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Dublin: 18 °C Friday 31 October, 2014

Column: Making emergency contraception easy to access has been good for women

Just over one year ago the rules for getting the morning-after pill in Ireland were relaxed. Alison Begas looks at what this change has meant for women.

Alison Begas

EMERGENCY CONTRACEPTION WAS licensed for use in Ireland for the first time in 2001.  At the time, women seeking to use this medication were required to attend their GP or family planning clinic for a consultation, after which a prescription would be issued.

In spring 2011, a change in licensing regulations cleared the ground for women to access one form of emergency contraception called NorLevo, commonly known as the morning after pill,  over the counter from their community pharmacy. What did this change mean?

Did the sky fall in on our heads? No.

Did social breakdown ensue? Was there a dramatic erosion of morality? No.

How about an increase in the numbers of predatory females having multiple unprotected sexual encounters? Again, No.

There’s no evidence whatsoever that easier availability of emergency  contraception leads to increased promiscuity – for those who still use that term – or an increase in prevalence rates of sexually-transmitted infections (STIs).

As far as social breakdown and moral bankruptcy are concerned, we can still look to the Celtic Tiger political culture, the failed regulators and the bankers for that.

Instead, women were, for the first time, able to easily access emergency contraception. Many of these women were already using a routine form of contraception but might have forgotten to take their pill at the appropriate time; others experienced contraceptive failure (such as a condom splitting), while a smaller proportion might simply not have planned to have sex with their partner and got carried away in the moment.

In other words, in seeking emergency contraception they were, and are, doing the personally and socially responsible thing in wanting to avoid a crisis pregnancy.

“She travelled for 6 hours to get to Dublin to get emergency contraception”

Up until spring 2011, Well Woman’s city centre clinic in Dublin opened on Sundays to provide a walk-in emergency contraception service. Over the eight years in which this service operated, we recorded visits by women from literally all corners of the country, with many travelling from as far afield as Kerry, Cavan and Mayo. Once, memorably, a young woman boarded a bus in Donegal and, after travelling for 6 hours to get to Dublin, told us that two local GPs had refused to prescribe emergency contraception for her on grounds of ‘conscientious objection’.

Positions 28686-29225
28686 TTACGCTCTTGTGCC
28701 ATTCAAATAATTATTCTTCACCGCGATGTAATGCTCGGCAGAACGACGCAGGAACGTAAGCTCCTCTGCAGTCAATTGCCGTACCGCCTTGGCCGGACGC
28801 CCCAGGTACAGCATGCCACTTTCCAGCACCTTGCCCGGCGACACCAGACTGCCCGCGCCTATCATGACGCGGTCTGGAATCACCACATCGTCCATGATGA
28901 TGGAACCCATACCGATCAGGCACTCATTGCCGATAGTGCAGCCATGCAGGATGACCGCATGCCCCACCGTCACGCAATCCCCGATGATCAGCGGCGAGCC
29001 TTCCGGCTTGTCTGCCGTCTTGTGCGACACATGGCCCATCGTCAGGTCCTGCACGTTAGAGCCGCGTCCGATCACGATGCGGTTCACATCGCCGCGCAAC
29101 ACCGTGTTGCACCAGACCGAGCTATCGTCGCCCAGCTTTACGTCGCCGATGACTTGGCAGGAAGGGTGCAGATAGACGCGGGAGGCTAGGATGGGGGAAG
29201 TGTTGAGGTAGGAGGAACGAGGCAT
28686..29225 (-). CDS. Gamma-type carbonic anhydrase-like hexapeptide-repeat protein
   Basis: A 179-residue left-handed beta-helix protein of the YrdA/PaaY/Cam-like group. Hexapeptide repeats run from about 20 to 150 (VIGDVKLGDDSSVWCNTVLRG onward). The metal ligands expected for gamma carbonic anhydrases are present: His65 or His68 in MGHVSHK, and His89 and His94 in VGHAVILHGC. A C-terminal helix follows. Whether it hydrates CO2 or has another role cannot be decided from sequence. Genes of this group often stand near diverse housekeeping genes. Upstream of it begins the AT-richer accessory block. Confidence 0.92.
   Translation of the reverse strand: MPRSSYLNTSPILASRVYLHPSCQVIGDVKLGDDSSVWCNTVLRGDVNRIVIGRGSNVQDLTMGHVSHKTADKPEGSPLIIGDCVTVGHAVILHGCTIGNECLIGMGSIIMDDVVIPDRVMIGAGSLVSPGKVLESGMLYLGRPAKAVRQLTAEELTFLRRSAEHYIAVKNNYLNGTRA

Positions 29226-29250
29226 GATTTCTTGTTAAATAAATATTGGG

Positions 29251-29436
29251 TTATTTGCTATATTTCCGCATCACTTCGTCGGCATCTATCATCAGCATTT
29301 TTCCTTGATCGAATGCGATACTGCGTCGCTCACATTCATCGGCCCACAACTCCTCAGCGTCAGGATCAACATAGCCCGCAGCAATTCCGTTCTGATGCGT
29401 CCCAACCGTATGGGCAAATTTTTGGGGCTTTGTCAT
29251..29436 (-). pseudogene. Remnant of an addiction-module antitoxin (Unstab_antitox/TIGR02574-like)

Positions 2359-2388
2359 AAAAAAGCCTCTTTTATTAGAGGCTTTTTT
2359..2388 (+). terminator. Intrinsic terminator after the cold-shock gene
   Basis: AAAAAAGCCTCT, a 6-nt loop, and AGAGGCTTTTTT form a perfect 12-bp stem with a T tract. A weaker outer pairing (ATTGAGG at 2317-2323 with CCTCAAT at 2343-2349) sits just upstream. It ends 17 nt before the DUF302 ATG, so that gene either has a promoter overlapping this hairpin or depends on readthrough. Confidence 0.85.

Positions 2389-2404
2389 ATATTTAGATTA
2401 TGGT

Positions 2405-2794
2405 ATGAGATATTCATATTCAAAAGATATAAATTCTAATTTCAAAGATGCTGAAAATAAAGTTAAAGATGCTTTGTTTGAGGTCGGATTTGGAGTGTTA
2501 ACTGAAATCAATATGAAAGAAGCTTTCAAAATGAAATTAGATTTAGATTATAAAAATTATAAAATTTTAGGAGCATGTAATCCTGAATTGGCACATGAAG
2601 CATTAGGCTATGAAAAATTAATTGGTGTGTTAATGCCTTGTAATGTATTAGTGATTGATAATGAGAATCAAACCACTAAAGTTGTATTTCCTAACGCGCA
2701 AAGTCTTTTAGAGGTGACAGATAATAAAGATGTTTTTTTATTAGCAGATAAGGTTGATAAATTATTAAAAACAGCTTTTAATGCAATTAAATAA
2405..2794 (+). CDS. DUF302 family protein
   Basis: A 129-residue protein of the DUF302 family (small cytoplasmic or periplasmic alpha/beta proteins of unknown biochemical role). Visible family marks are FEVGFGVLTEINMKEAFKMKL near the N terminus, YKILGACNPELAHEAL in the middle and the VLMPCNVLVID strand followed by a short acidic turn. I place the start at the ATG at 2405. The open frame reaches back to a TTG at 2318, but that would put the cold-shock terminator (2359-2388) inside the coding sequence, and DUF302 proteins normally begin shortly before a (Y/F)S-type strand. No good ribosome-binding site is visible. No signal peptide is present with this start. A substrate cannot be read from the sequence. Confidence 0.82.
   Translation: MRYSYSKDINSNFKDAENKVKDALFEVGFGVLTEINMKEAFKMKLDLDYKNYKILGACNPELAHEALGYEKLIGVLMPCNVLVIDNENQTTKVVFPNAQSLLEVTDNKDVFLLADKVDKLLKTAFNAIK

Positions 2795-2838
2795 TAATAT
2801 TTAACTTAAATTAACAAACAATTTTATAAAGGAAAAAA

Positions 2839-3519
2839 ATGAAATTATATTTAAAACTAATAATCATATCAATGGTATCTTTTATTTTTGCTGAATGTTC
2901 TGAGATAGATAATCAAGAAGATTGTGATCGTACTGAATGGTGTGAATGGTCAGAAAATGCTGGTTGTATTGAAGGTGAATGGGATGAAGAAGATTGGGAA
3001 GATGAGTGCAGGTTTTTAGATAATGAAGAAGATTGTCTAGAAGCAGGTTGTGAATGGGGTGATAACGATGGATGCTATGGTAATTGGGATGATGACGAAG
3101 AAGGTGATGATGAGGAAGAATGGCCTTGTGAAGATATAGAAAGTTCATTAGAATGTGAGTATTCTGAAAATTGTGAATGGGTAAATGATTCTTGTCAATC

One can only imagine the sense of humiliation she felt when local doctors rejected her request. Not to mention her growing sense of panic as she made her way to Dublin and the clock continued to tick; you see, the emergency contraceptive pill available at the time (the version now available over-the-counter in pharmacies) is most effective if taken in the first 24 hours after sex – when it has around 95 per cent effective rate  - and drops to 58 per cent effectiveness if taken in the third 24-hour period.

Thus, the move to make NorLevo available over-the-counter is hugely significant. In our view, it is extremely important – from an affordability and equity point of view – that women are now able to get this safe medication directly from their community pharmacy.

However, as a healthcare provider, Well Woman would like to see a stronger connection between accessing emergency contraception and a programme of holistic sexual healthcare. In our experience, emergency contraception visits tended to act as a woman’s first route into formal sexual health services. This entry-point is effectively no longer there with over-the-counter availability of emergency contraception.